### Two-Dimensional Projection

Any plane in the 3-D space can be obtained as the plane $z=0$ after a rotation $Q=[{\mathbf{q}}_{1},{\mathbf{q}}_{2},{\mathbf{q}}_{3}]$ and a translation $\mathbf{s}$. Thus, the points represented by $\mathbf{x}={[{x}_{1},{x}_{2}]}^{T}$, becomes

## Eq. (53)

$$\mathbf{p}=Q{\mathcal{H}}_{0}[\mathbf{x}]+\mathbf{s}\phantom{\rule{0ex}{0ex}}={\mathrm{\Pi}}_{2}\mathcal{H}[\mathbf{x}],$$## Eq. (54)

$${\mathrm{\Pi}}_{2}=[\begin{array}{ccc}{\mathbf{q}}_{1}& {\mathbf{q}}_{2}& \mathbf{s}\end{array}].$$The matrix ${\mathrm{\Pi}}_{2}$ is singular when ${\mathbf{r}}_{1}$, ${\mathbf{r}}_{2}$, and $\mathbf{t}$ are coplanar. In this case, the origin ${\mathbf{0}}_{3}$ is a point of the transformed plane (the distance of the reference plane from the origin is zero). Otherwise, ${\mathrm{\Pi}}_{2}$ is a nonsingular.

Let $\mathbf{p}$ in Eq. (53) be the homogeneous coordinates of a point $\mathbf{\alpha}$ in the projective plane. Thus, the relation between the points $\mathbf{\alpha}$ and $\mathbf{x}$ is given by the 2-D projection ${\mathcal{P}}_{{\mathrm{\Pi}}_{2}}$, namely

## Eq. (55)

$$\mathbf{\alpha}={\mathcal{H}}^{-1}[\mathbf{p}]\phantom{\rule{0ex}{0ex}}={\mathcal{H}}^{-1}[{\mathrm{\Pi}}_{2}\mathcal{H}[\mathbf{x}]]\phantom{\rule{0ex}{0ex}}={\mathcal{P}}_{{\mathrm{\Pi}}_{2}}[\mathbf{x}].$$## 4.5.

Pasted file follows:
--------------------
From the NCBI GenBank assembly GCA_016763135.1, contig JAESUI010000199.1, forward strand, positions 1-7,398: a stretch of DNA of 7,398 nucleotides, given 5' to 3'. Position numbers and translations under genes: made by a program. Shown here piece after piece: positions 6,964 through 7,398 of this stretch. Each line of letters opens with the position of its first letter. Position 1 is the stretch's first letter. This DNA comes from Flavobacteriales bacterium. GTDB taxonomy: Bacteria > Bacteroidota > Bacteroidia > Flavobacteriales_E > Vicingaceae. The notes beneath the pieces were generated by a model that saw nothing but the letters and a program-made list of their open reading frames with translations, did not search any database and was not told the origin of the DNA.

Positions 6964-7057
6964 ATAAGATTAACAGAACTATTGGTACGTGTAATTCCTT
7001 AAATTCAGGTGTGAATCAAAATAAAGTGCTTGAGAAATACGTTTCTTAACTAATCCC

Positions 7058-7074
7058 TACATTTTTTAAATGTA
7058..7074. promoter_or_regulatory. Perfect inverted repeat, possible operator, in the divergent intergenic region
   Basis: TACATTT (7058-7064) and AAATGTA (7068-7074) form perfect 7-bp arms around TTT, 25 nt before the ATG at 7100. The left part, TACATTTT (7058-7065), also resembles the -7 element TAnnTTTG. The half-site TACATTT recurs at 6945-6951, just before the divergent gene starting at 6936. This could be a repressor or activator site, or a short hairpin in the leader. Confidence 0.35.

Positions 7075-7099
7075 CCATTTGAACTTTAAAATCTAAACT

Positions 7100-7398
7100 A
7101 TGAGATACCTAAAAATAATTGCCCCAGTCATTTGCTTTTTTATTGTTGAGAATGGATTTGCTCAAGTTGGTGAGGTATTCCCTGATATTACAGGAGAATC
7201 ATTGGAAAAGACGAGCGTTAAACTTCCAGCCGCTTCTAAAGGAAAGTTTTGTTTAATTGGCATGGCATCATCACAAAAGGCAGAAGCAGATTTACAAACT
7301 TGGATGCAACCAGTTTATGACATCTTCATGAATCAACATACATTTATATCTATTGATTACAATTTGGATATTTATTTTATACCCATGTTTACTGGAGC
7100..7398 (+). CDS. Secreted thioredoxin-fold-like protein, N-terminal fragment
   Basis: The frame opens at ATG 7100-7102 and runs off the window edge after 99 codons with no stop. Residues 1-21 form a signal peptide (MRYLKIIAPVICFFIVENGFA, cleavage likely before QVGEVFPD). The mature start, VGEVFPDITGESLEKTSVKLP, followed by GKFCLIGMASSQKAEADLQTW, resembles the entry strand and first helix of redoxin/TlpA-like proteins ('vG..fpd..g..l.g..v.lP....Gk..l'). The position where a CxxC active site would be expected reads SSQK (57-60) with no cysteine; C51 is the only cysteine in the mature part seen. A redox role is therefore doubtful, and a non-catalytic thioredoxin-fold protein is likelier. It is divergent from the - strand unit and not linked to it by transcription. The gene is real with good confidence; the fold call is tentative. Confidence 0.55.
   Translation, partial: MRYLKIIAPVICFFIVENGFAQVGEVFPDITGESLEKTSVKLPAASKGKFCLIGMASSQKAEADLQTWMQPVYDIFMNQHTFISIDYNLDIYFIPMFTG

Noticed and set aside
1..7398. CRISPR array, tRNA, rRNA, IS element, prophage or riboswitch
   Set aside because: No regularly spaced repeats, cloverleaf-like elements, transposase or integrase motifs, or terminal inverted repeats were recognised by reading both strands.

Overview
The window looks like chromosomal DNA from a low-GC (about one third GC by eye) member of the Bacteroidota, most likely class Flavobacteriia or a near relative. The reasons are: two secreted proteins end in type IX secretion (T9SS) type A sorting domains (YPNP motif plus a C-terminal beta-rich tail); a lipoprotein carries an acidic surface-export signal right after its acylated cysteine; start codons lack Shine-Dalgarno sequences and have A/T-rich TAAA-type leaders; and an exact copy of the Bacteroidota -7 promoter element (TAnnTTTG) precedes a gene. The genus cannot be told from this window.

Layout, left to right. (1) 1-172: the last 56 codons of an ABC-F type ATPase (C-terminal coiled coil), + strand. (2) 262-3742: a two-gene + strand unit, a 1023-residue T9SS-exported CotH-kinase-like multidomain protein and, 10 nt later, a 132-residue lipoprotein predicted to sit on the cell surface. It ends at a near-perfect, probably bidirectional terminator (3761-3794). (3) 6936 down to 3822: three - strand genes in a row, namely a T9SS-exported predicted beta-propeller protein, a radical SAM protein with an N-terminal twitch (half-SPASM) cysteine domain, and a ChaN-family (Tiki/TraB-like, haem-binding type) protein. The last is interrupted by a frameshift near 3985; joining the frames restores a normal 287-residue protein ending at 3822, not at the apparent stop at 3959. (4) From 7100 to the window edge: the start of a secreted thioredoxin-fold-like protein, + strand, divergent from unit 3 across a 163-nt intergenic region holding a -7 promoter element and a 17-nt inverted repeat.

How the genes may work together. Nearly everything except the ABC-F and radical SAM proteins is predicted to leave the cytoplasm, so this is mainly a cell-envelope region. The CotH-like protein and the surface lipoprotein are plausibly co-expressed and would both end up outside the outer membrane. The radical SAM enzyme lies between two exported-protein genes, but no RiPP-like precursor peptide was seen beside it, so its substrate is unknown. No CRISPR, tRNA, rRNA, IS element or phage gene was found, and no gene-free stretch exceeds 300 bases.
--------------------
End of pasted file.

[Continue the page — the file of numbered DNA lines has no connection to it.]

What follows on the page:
### Properties of the Two-Dimensional Projection

As shown in Fig. 6, the 2-D projection ${\mathcal{P}}_{{\mathrm{\Pi}}_{2}}$ excludes several geometrical properties; e.g., shape, angles, lengths, and ratio of lengths. Fortunately, there are some geometrical properties that are preserved. Particularly, we are interested in three of them that are very useful in practice: namely straightness, line–line intersection, and parallelism of the normal and line at infinity vectors.

## 4.5.1.

#### Straightness property

This property states that a 2-D projection transforms lines to lines.^{12} This can be shown as follows. Consider a line with vector $\mathbf{l}$ and points $\mathbf{x}$, that is

## Eq. (57)

$$0={\mathbf{l}}^{T}\mathcal{H}[{\mathcal{P}}_{{\mathrm{\Pi}}_{2}^{-1}}[\mathbf{\alpha}]]=\frac{{\mathbf{l}}^{T}{\mathrm{\Pi}}_{2}^{-1}\mathcal{H}[\mathbf{\alpha}]}{\mathcal{S}[{\mathrm{\Pi}}_{2}^{-1}\mathcal{H}[\mathbf{\alpha}]]},$$## 4.5.2.

#### Line–line intersection

Preservation of the line–line intersection by a 2-D projection refers to the following. If